Vietnamese, Japanese scientists protect satellites, spacecraft from heat

By Minh Hanh   September 5, 2023 | 10:00 pm PT
Doctor Le Thi Quynh Trang and four Japanese peers have completed a study in which they proposed a method to reduce the heat on the surface of satellites and spacecraft.

Their study has been published on the British weekly scientific journal Nature, which describes itself the world's leading multidisciplinary science journal.

In the study, Trang, who works at the Institute of Research and Development at Duy Tan University in Da Nang, and the other four authors, Yasuhiro Suzuki, Hiroki Hasegawa, Toseo Moritaka and Hiroaki Ohtani, said: "Reducing high electron and ion heat fluxes is one of the critical issues for shielding satellites and spacecraft, and one of the ideas for shielding high particle and heat fluxes is to apply an external magnetic field generated by injecting current filaments."

In their experiment, the scientists injected current filaments to change the magnetic field structure of the system and then they compared particle density, particle flux, and heat flux to a test without injecting the current filaments.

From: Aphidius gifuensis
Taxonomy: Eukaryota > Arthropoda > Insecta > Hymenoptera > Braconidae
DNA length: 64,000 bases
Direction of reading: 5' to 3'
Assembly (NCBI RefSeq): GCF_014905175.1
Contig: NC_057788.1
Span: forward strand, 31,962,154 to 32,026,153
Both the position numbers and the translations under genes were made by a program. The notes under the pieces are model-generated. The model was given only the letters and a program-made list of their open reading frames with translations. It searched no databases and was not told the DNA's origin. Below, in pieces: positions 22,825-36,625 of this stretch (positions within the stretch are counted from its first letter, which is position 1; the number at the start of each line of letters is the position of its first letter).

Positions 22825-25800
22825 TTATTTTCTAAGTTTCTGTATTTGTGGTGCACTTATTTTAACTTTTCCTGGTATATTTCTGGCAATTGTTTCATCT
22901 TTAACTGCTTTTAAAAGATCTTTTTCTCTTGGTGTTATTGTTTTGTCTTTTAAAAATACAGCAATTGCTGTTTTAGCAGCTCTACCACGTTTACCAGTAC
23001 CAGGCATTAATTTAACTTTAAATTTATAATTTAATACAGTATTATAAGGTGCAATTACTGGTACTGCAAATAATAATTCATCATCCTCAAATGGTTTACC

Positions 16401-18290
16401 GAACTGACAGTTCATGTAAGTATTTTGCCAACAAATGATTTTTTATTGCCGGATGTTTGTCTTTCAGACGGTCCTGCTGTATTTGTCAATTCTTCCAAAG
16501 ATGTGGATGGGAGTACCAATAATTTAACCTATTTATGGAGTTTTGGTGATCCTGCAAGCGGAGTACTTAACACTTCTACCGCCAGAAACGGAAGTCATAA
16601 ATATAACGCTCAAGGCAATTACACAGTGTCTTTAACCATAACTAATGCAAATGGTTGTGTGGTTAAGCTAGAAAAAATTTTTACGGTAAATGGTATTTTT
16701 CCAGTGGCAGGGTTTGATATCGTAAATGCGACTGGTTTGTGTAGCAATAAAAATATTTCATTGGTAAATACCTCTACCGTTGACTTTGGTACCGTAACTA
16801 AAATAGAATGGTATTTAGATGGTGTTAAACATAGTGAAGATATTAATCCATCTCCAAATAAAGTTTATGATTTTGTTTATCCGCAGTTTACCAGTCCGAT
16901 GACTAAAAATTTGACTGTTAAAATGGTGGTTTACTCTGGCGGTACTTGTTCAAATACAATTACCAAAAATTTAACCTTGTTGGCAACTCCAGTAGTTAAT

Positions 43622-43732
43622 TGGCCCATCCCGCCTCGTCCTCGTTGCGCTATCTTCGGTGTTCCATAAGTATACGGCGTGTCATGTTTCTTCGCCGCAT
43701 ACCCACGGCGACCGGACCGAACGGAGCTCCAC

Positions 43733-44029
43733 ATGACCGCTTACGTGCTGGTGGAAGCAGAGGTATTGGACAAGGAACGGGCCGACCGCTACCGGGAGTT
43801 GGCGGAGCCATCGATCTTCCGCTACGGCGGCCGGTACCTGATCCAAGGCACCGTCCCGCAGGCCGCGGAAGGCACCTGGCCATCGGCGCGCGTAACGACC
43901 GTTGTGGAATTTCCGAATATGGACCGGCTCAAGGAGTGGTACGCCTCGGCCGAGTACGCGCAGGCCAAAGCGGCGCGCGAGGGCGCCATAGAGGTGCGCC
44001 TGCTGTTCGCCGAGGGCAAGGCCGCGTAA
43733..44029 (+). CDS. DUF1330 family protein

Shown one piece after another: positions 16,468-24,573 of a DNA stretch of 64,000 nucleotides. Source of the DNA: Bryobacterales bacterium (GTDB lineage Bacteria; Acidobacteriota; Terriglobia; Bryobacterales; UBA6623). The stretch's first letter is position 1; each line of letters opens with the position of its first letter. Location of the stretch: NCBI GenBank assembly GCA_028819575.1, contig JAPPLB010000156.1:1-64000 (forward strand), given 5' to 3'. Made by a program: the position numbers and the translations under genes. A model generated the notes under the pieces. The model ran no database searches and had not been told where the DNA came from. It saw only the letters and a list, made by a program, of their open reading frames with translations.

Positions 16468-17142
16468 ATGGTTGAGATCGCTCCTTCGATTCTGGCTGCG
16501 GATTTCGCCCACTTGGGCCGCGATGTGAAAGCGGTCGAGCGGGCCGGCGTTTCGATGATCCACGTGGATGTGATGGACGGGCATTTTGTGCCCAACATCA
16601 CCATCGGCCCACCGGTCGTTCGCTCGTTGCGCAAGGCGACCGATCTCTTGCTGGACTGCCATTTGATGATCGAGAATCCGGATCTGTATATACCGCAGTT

"Based on the simulation results, we found that injecting current filaments can reduce the peak fluxes to the wall and transfer some of those fluxes along the wall. Therefore, injecting the current filaments is a good candidate for shielding satellites and spacecraft from high-energy ion and electron fluxes," said the study.

Trang told VnExpress that the study proves the potential for reducing high-energy particles reaching material surfaces, and this could play a crucial role in shielding spacecraft or satellites from high-energy particles. She said the method could hopefully be applied in reality one day.

"The research team will conduct more feasibility studies on it," she said.

Many scientists have pursued studies to find new materials or solutions to protect the surface of satellites and spacecraft.

NASA has worked on a carbon-fiber cloth, while Chinese scientists have developed a new type of double-layer polyimide nanocomposite film for the mission.

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